In the final position a win was awarded automatically to Stockfish based on the Nalimov tablebases. However many viewers didn't agree with the verdict. First both engines showed a quotation of 0.00 in the final position see TCEC but on top the 50 moves-rule was not taken into account. If TCEC had used instead  Syzygy tablebases then the rule could have been applied.
Evaluation by Syzygy tablebases of the final position game 17th TCEC season 9
DTZ tells us how many moves no pawn was moved or piece was captured against optimal play. DTM on the other hand shows us the number of moves to mate against optimal play. 123 plies or 62 moves for DTZ means indeed that the 50 moves-rule comes into force.

However we should not forget that the 50 moves-rule is something introduced for humans to avoid searching endlessly for a win in vain. As I already wrote in my article ICCF it does make sense to ignore this rule here too.

Besides that it is still looks strange to me to award a win when both engines don't see at all such win. I do understand that adjudications win a lot of time and energy. Till then this was always going smoothly but not this time. Afterwards some people claimed rightly that Houdini would have avoided the final position if it was allowed to consult in advance the tablebases.

Decisions by (much) weaker arbiters often create problems when they are related to playing for a win but the opposite also exists. The much stronger arbiter makes a judgment based on its capabilities but ignores the much weaker skills of the involved players.

By accident something similar happened to my son Hugo playing in the -8 category of the Flemish youth-criterium at Gent. His third game was adjudicated as a draw when an endgame of each rook + king was on the board and the opponent risked losing on time. After the game Hugo could not suppress his tears anymore. The arbiter made a call in good conscience but it is of course very painful when just a few weeks earlier you lost the exact same endgame in the step-tournament of Turnhout against a brother of the opponent.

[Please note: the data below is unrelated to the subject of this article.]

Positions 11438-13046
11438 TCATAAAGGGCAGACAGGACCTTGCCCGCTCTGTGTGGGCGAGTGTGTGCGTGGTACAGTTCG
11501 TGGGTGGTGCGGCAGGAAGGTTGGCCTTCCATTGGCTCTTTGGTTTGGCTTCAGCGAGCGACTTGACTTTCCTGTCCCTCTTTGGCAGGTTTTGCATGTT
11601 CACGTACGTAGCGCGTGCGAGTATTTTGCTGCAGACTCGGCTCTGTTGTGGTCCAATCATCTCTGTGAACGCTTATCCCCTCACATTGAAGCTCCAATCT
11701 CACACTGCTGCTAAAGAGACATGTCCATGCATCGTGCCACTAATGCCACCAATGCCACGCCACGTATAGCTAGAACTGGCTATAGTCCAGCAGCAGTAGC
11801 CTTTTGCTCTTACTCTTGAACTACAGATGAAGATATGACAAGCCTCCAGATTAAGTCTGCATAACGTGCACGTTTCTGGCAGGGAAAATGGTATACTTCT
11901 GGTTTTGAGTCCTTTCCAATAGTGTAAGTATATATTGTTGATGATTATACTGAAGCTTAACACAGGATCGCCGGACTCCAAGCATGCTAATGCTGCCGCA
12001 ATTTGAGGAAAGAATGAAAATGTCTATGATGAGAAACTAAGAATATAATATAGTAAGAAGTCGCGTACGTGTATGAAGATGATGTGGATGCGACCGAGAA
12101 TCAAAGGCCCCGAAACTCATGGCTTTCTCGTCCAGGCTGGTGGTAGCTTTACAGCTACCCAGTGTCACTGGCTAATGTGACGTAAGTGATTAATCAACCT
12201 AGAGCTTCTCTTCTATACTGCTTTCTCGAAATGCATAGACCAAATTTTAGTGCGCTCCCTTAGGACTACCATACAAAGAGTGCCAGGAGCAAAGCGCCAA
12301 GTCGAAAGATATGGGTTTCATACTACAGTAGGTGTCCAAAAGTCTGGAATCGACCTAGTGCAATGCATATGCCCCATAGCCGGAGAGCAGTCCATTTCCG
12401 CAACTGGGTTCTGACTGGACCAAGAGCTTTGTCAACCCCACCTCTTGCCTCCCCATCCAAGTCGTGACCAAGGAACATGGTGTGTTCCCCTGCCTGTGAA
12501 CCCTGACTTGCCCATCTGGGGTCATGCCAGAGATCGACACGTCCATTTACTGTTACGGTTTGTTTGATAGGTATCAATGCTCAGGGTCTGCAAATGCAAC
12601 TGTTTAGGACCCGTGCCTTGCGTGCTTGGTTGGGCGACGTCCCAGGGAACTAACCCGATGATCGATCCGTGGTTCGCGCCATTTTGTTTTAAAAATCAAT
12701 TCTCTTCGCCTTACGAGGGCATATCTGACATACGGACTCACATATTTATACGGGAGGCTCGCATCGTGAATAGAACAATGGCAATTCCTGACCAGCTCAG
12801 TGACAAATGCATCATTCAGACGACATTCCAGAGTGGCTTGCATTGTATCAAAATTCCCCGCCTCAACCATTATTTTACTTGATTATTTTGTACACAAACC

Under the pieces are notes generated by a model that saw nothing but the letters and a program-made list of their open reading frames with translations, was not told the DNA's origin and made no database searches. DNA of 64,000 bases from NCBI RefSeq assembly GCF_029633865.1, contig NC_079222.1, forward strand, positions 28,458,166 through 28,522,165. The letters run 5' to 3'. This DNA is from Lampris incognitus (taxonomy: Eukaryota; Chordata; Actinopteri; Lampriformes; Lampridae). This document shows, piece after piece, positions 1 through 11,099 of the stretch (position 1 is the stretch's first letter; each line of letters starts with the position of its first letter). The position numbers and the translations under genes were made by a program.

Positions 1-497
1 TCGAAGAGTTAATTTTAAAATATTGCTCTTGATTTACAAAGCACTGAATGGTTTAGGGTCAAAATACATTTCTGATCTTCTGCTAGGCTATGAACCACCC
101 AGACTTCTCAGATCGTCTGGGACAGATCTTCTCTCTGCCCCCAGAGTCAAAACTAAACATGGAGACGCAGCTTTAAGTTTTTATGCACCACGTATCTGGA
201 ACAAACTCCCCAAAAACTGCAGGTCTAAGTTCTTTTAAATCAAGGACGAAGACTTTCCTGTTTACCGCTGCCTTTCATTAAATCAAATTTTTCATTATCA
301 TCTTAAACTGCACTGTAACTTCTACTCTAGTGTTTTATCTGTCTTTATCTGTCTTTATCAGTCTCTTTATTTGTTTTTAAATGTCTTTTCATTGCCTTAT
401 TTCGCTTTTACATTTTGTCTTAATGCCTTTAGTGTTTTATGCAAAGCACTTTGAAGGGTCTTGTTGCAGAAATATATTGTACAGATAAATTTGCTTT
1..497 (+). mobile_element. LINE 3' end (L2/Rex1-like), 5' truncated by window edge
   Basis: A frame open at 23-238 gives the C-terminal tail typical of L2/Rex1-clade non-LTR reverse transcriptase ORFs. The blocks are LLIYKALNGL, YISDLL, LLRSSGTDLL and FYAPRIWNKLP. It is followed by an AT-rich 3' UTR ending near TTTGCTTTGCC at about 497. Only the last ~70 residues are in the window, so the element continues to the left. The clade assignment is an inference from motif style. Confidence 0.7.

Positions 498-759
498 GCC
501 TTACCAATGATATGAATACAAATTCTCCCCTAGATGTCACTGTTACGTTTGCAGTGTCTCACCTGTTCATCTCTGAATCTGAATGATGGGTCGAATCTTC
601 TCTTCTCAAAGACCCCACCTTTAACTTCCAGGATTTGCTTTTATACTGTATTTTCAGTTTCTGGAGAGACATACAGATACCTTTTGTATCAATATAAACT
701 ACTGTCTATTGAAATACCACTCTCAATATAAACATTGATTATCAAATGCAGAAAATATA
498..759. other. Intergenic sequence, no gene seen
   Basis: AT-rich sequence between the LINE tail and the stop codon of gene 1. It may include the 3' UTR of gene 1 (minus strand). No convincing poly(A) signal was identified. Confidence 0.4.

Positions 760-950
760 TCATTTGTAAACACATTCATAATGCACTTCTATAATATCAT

[Event "Step-tournament Turnhout"] [Date "2016"] [Round "9"] [White "Hugo"] [Black "Brother of opponent Gent"] [Result "0-1"] [SetUp "1"] [FEN "6r1/8/4k3/5R2/5K2/8/8/8 b - - 0 1"] [PlyCount "7"] 1... Rg1 {(Both players had still several minutes but none thinks this is a draw.)} 2. Ke4 $4 {(Only considering Rg4. As a parent I was not surprised to see this move as Hugo played the complete game below its normal level.)} Re1 3. Kf4 Rf1 4. Ke4 Rxf5 {(Black needed more than 50 moves to mate but as there was no notation, a draw could never be claimed. This game decided the second place of the 2nd category of the step-tournament.)} 0-1
Maybe Hugos opponent in Gent would have not made such kind of mistake but we can't be sure of that. You never know what will or will not happen in the -8 category so any decision is debatable. Eventually I advised Hugo to accept the decision of the arbiter. A draw was a fair result and from my experience I know that it is often better not to fight against such things on the long term.

I assume TCEC thought the same. The adjudication wasn't optimal but the decision was made and you can't change the rules during the superfinale anymore. In the end 100 games will be played and it doesn't look like this 1 game will influence who will win the final.

I expect after this superfinal CCRL will start to test the new versions of both finalists. Normally this means we will see Stockfish as the new number 1 with a bunch of ratingpoints ahead. Some difficult times are coming for the commercial engines as few will want to pay for a weaker engine while you can get the strongest one for free.

The exact elo-strength of the engines calculated by Carlsens rating + the progression since 2003 looks too simplistic to me. If we would do such math then it would mean Carlsen would not be able to score theoretically one single point in a standard game without a handicap. I do see him losing a match with a big margin but with the right openings it should be possible to score a couple of half points which means the rating-difference can't be 700 points.